Democrats block 'born alive' bill in U.S. Senate

Democrats block ‘born alive’ bill in U.S. Senate

Democrats block ‘born alive’ bill in U.S. Senate

Sen. Steve Daines, R-Mont., and other legislators are seen Jan. 18, 2019, during the annual March for Life rally in Washington. (Credit: CNS.)

Pro-life Democrats outraged over latest Senate vote on abortion.

Democratic leaders in the Senate blocked a bill on Monday that would criminalize doctors who failed to provide medical support to infants born after a botched abortion, prompting an outcry from pro-life members of the party.

The vote, which fell primarily along party lines took place Monday and was largely in response to legislation that was proposed, though later nixed, in Virginia, which would have allowed for doctors to refuse to provide care.

Although three Democrats voted in favor the legislation, the Born-Alive Abortion Survivors Protection Act failed to reach the 60 votes it needed to become law, with 53 votes in favor of the legislation and 44 opposed to it.

Kristen Day, who is a Catholic and serves as executive director of Democrats for Life, took to Twitter to condemn the vote and praise the Democratic senators who voted for the measure.

“Sorry we couldn’t convince more Democrats to do the right thing,” she wrote. “A big thank you to Senators Casey, Jones and Manchin who are the only Senate Democrats who can now say ‘healthcare is a right for all not a privilege for a some.’”

The failed vote comes at a time when a new national poll reveals an increase in the number of self-identified pro-life Democrats.

The poll, which was released on Monday by Marist Polling and sponsored by the Knights of Columbus, shows a jump from 20 percent to 34 percent over a one-month period.

(The Knights of Columbus are a principal sponsor of Crux.)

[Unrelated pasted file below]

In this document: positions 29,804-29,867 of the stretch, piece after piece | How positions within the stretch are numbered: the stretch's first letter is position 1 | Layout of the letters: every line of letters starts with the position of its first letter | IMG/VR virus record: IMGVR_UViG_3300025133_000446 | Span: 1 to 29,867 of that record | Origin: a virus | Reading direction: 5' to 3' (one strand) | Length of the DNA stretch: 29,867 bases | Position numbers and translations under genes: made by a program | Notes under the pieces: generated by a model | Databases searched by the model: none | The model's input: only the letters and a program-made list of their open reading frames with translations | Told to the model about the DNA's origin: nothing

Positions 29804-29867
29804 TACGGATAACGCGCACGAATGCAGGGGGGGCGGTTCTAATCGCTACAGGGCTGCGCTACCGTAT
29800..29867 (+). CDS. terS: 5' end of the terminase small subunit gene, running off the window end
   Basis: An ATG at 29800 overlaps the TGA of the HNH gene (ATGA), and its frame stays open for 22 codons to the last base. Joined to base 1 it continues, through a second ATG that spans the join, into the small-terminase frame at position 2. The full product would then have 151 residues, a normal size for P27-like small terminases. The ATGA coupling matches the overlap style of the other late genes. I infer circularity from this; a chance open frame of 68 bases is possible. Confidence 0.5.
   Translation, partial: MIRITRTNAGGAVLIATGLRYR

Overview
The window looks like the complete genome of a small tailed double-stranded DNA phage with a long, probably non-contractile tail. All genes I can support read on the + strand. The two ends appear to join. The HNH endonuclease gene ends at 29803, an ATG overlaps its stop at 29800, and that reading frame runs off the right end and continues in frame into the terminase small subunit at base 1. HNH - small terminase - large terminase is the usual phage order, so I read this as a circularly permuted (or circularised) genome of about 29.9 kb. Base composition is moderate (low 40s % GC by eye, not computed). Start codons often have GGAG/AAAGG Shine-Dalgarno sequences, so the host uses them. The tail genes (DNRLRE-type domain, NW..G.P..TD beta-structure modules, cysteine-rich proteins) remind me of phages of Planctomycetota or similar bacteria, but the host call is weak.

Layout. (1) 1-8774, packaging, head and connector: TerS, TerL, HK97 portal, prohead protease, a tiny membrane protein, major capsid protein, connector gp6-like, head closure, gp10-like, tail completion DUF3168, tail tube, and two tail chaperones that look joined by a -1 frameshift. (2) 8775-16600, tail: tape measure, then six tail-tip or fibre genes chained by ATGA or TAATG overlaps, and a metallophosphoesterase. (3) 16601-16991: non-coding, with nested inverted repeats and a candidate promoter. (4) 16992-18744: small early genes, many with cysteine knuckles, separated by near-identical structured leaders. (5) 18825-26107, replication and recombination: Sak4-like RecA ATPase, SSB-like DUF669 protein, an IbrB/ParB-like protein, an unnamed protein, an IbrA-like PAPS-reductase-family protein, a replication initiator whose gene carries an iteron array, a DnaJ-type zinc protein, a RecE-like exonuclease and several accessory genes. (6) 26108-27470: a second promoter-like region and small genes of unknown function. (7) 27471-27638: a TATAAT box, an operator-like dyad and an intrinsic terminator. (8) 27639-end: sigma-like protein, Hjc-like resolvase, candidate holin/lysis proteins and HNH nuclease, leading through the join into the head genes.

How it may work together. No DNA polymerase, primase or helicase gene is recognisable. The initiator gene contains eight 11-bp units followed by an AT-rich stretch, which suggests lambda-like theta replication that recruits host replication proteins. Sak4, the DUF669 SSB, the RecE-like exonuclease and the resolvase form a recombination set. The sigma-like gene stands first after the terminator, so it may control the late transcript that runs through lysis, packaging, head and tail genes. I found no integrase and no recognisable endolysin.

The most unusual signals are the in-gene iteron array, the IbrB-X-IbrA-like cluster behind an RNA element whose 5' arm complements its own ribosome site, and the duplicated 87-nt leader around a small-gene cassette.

“There has been a significant increase in the proportion of Americans who see themselves as pro-life and an equally notable decline in those who describe themselves as pro-choice,” said Barbara Carvalho, director of Marist Poll.

Steve Schneck, the former Director of the Institute for Policy Research and Catholic Studies at The Catholic University of America and who was an advisor to President Barack Obama’s Council on Faith-Based and Neighborhood Partnerships, also took to Twitter to voice frustration at the divide over abortion within the Democratic party, which he argued prevents it from accomplishing its broader policy goals.

“Were abortion no longer the major issue between the parties, Dems could form a super-majority party that could control government for a generation on issues of social justice, ending economic inequality, investing in infrastructure, climate change and promoting diversity,” he wrote.

During his State of the Union address earlier this month, President Donald Trump vowed to pass such legislation that would require that doctors provide medical care for children born after failed abortions.

“To defend the dignity of every person, I am asking the Congress to pass legislation to prohibit the late-term abortion of children who can feel pain in the mother’s womb,” he said during his remarks.

Senator Ben Sasse, who proposed the legislation, has called the bill an infanticide ban. Earlier this month, Archbishop Joseph Naumann of Kansas City, Kansas and head of the United States Conference of Catholic Bishops (USCCB) denounced the practice as such and issued a statement decrying Congress for not passing the legislation by unanimous consent.

“The United States Senate had an opportunity to unanimously declare to the nation that infanticide is objectively wrong. That they failed to do so is unconscionable,” he said. “No newborn should be left to suffer or die without medical care. It is barbaric and merciless to leave these vulnerable infants without any care or rights. Congress must take up and pass this bill and ensure that the legacy of Roe v. Wade does not extend itself from killing unborn children to killing newborn babies.”

During Monday’s vote, all six of the Democratic Senators currently running for president in 2020 voted against the legislation, prompting many observers to believe that abortion debates will again surface as a contentious issue during the next presidential election.

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